The Translate Transform

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last updated: 2017-03

Learn how to use the translate transform to shift SkiaSharp graphics

The simplest type of transform in SkiaSharp is the translate or translation transform. This transform shifts graphical objects in the horizontal and vertical directions. In a sense, translation is the most unnecessary transform because you can usually accomplish the same effect by simply changing the coordinates that you're using in the drawing function. When rendering a path, however, all the coordinates are encapsulated in the path, so it's much easier applying a translate transform to shift the entire path.

Translation is also useful for animation and for simple text effects:

The Translate method in SKCanvas has two parameters that cause subsequently drawn graphics objects to be shifted horizontally and vertically:

public void Translate (Single dx, Single dy)

These arguments may be negative. A second Translate method combines the two translation values in a single SKPoint value:

public void Translate (SKPoint point)

The Accumulated Translate page of the SkiaSharpForms sample program demonstrates that multiple calls of the Translate method are cumulative. The AccumulatedTranslate class displays 20 versions of the same rectangle, each one offset from the previous rectangle just enough so they stretch along the diagonal. Here's the PaintSurface event handler:

void OnCanvasViewPaintSurface(object sender, SKPaintSurfaceEventArgs args)
{
    SKImageInfo info = args.Info;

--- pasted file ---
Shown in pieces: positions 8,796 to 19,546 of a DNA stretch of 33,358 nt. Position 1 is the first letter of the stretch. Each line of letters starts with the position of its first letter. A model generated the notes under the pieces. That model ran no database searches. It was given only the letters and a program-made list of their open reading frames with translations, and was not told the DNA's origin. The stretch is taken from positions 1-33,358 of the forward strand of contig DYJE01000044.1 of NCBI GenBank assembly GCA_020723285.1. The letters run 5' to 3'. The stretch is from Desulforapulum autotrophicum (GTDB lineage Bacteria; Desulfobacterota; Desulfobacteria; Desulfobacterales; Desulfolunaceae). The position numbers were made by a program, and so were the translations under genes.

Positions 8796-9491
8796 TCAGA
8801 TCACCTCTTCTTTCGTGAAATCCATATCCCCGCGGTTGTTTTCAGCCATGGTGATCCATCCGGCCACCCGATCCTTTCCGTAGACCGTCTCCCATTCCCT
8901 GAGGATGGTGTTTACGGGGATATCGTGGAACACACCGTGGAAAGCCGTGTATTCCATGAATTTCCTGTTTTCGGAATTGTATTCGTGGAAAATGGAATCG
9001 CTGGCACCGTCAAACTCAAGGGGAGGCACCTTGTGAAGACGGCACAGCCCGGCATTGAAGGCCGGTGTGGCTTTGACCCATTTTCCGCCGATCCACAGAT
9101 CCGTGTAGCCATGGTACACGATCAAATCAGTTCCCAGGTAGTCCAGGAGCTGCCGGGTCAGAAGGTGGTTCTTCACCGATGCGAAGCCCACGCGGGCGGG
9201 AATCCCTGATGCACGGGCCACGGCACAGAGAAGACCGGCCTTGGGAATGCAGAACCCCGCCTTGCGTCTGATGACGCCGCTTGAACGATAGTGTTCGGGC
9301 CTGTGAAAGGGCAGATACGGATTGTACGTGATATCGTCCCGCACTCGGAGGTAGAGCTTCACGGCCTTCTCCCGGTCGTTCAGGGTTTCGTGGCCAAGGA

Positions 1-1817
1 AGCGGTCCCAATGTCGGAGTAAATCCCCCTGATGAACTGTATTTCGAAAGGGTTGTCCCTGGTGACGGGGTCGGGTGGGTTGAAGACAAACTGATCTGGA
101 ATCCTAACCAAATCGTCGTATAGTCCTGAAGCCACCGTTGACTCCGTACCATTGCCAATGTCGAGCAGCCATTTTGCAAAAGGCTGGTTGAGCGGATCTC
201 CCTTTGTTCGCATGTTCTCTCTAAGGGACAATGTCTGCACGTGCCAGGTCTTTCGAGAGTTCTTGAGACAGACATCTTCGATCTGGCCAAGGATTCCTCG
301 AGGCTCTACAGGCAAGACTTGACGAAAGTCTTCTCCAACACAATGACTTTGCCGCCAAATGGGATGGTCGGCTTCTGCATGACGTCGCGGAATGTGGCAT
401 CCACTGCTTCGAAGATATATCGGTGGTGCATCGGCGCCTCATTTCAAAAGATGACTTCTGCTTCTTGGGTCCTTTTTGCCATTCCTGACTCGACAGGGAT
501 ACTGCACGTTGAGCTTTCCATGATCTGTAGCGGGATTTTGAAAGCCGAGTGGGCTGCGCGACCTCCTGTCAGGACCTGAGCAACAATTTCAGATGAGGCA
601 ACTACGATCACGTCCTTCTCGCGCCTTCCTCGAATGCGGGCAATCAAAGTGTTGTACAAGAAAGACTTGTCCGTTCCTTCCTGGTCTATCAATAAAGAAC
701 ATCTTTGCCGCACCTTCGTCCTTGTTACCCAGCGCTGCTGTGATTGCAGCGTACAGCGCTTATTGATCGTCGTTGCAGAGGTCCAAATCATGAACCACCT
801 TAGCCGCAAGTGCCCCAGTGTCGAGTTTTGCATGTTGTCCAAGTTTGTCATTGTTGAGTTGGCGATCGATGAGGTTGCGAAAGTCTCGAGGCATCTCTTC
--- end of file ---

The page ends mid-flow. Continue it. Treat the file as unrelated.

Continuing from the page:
SKSurface surface = args.Surface;
    SKCanvas canvas = surface.Canvas;

    canvas.Clear();

    using (SKPaint strokePaint = new SKPaint())
    {
        strokePaint.Color = SKColors.Black;
        strokePaint.Style = SKPaintStyle.Stroke;
        strokePaint.StrokeWidth = 3;

        int rectangleCount = 20;
        SKRect rect = new SKRect(0, 0, 250, 250);
        float xTranslate = (info.Width - rect.Width) / (rectangleCount - 1);
        float yTranslate = (info.Height - rect.Height) / (rectangleCount - 1);

        for (int i = 0; i < rectangleCount; i++)
        {
            canvas.DrawRect(rect, strokePaint);
            canvas.Translate(xTranslate, yTranslate);
        }
    }
}

The successive rectangles trickle down the page:

If the accumulated translation factors are dx and dy, and the point you specify in a drawing function is (x, y), then the graphical object is rendered at the point (x', y'), where:

x' = x + dx

y' = y + dy

These are known as the transform formulas for translation. The default values of dx and dy for a new SKCanvas are 0.

It is common to use the translate transform for shadow effects and similar techniques, as the Translate Text Effects page demonstrates. Here's the relevant part of the PaintSurface handler in the TranslateTextEffectsPage class:

float textSize = 150;

using (SKPaint textPaint = new SKPaint())
{
    textPaint.Style = SKPaintStyle.Fill;
    textPaint.TextSize = textSize;
    textPaint.FakeBoldText = true;

    float x = 10;
    float y = textSize;

    // Shadow
    canvas.Translate(10, 10);
    textPaint.Color = SKColors.Black;
    canvas.DrawText("SHADOW", x, y, textPaint);
    canvas.Translate(-10, -10);
    textPaint.Color = SKColors.Pink;
    canvas.DrawText("SHADOW", x, y, textPaint);

    y += 2 * textSize;

    // Engrave
    canvas.Translate(-5, -5);
    textPaint.Color = SKColors.Black;
    canvas.DrawText("ENGRAVE", x, y, textPaint);
    canvas.ResetMatrix();
    textPaint.Color = SKColors.White;
    canvas.DrawText("ENGRAVE", x, y, textPaint);

    y += 2 * textSize;

    // Emboss
    canvas.Save();
    canvas.Translate(5, 5);
    textPaint.Color = SKColors.Black;
    canvas.DrawText("EMBOSS", x, y, textPaint);
    canvas.Restore();